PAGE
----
One tool that can be used to identify strengths and understand how different skill sets can be put to good use in the workplace is the Kirton Adaption-Innovation Inventory (KAI). The KAI is the world’s foremost measure for problem-solving, teamwork and creativity. It is widely used by individuals in the business, psychology, sociology and education sectors to understand how employees’ different styles of thinking and doing affect the way they work as a team and come up with ideas.

The KAI doesn’t measure one’s capacity or ability to solve problems, work as a team, or think creatively; rather it measures the way individuals prefer to creatively solve problems. The KAI indicates if individuals are more Adaptive or more Innovative on a continuum. Those who prefer to generate new ideas by the use of the existing context of familiar rules and policies score nearer to the adaptive end of the continuum, and those who prefer to generate new ideas by challenging the existing rules and policies score nearer to the innovative end. It’s important to note that one preference is not better than the other, as it has no relationship with one’s intelligence, learned skills, motivation, or abilities.

Recognising innovation

It has been recognised that those with ADHD tend to score nearer the innovative end of the KAI scale. Research by Jean-Pierre Issa, while studying at the International Center for Studies in Creativity, at Buffalo State College, indicates a relationship between ADHD and ‘creative’ personalities. The study sampled 49 North American adults with an ADHD diagnosis administering various creative personality inventories, including KAI. With respect to KAI, he found that the ADHD group was nearly one standard deviation more innovative than those not diagnosed with ADHD. While these findings are not conclusive, it is the first research-based evidence supporting a relationship.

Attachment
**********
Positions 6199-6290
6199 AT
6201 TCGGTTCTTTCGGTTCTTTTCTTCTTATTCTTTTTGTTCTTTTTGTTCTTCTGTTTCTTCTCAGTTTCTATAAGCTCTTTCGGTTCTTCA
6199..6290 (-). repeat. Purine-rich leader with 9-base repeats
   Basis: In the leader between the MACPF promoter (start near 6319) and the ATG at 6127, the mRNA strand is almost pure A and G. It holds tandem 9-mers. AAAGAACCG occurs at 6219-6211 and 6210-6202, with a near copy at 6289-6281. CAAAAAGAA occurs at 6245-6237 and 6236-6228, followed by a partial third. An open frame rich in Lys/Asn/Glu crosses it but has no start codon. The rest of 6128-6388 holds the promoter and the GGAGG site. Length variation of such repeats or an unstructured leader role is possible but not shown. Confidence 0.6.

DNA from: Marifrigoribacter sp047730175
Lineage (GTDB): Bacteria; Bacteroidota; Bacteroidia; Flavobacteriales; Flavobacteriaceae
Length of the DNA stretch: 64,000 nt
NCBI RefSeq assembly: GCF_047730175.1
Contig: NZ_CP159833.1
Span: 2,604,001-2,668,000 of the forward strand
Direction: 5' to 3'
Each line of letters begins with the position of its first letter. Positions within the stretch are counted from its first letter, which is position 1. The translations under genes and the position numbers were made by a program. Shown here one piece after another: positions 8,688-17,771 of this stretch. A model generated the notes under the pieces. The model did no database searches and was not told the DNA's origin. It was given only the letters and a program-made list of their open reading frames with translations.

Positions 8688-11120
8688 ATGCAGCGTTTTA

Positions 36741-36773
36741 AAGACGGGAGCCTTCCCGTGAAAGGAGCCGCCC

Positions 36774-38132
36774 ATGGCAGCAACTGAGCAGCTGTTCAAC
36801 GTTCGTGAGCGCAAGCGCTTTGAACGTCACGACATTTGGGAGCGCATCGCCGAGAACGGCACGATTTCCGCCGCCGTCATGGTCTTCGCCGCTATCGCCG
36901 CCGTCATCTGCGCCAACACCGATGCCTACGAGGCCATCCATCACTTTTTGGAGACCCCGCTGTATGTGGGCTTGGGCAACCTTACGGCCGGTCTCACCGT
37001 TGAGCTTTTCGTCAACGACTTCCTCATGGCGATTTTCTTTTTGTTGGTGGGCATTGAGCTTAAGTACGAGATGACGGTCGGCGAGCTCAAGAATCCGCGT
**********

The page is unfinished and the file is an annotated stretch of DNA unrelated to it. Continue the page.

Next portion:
What this means for employers is that ADHD individuals likely take a more innovative approach to solve problems. It doesn’t make them better or worse than their more adaptive colleagues, but it does mean that they will be more likely to think in ways that are unstructured and unconventional when it comes to creatively solving problems.

More innovative individuals may prefer to approach problems by discussing the challenges and brainstorming wacky solutions

Using KAI, therefore, has the benefit of being able to identify which projects and challenges in the workplace may benefit from this more unbiased approach that is often utilised by individuals with ADHD. It means that business leaders, managers and HR professionals can identify which members of the team are more likely to approach challenges with a fresh perspective and which team members are better suited to managing projects that require a more traditional approach to delivering solutions.

This understanding can help all members of the team to work together more effectively. For example, more innovative individuals may prefer to approach problems by discussing the challenges and brainstorming wacky solutions; and more adaptive individuals may prefer to solve problems in a scheduled meeting, with attention to practicality and process. Once all team members know where they sit on the KAI continuum, it opens opportunities for more collaborative problem-solving to take place.

Interested in this topic? Read Why you should be hiring neurodiverse talent.

Author Profile Picture
Tracy Reader

Talent Manager / Organisational Development Consultant

Read more from Tracy Reader